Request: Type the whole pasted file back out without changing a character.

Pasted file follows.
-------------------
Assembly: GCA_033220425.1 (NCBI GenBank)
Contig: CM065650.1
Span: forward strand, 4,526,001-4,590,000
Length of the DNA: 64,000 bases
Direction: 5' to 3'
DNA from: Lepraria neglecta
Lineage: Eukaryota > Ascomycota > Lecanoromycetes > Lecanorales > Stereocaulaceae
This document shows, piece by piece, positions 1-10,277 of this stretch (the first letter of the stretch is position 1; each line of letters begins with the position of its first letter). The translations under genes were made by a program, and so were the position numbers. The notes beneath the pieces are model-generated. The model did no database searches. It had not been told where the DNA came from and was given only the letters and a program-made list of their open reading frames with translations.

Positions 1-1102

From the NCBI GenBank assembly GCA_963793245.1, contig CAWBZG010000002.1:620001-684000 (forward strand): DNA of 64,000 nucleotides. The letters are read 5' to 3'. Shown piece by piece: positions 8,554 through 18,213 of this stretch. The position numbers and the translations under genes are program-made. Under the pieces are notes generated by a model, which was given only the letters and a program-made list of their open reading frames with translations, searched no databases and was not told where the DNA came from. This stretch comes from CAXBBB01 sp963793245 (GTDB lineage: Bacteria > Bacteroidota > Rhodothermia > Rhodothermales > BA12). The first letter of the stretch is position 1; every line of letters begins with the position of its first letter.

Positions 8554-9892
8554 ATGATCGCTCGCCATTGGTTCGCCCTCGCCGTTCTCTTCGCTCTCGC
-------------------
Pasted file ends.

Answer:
Assembly: GCA_033220425.1 (NCBI GenBank)
Contig: CM065650.1
Span: forward strand, 4,526,001-4,590,000
Length of the DNA: 64,000 bases
Direction: 5' to 3'
DNA from: Lepraria neglecta
Lineage: Eukaryota > Ascomycota > Lecanoromycetes > Lecanorales > Stereocaulaceae
This document shows, piece by piece, positions 1-10,277 of this stretch (the first letter of the stretch is position 1; each line of letters begins with the position of its first letter). The translations under genes were made by a program, and so were the position numbers. The notes beneath the pieces are model-generated. The model did no database searches. It had not been told where the DNA came from and was given only the letters and a program-made list of their open reading frames with translations.

Positions 1-1102

From the NCBI GenBank assembly GCA_963793245.1, contig CAWBZG010000002.1:620001-684000 (forward strand): DNA of 64,000 nucleotides. The letters are read 5' to 3'. Shown piece by piece: positions 8,554 through 18,213 of this stretch. The position numbers and the translations under genes are program-made. Under the pieces are notes generated by a model, which was given only the letters and a program-made list of their open reading frames with translations, searched no databases and was not told where the DNA came from. This stretch comes from CAXBBB01 sp963793245 (GTDB lineage: Bacteria > Bacteroidota > Rhodothermia > Rhodothermales > BA12). The first letter of the stretch is position 1; every line of letters begins with the position of its first letter.

Positions 8554-9892
8554 ATGATCGCTCGCCATTGGTTCGCCCTCGCCGTTCTCTTCGCTCTCGC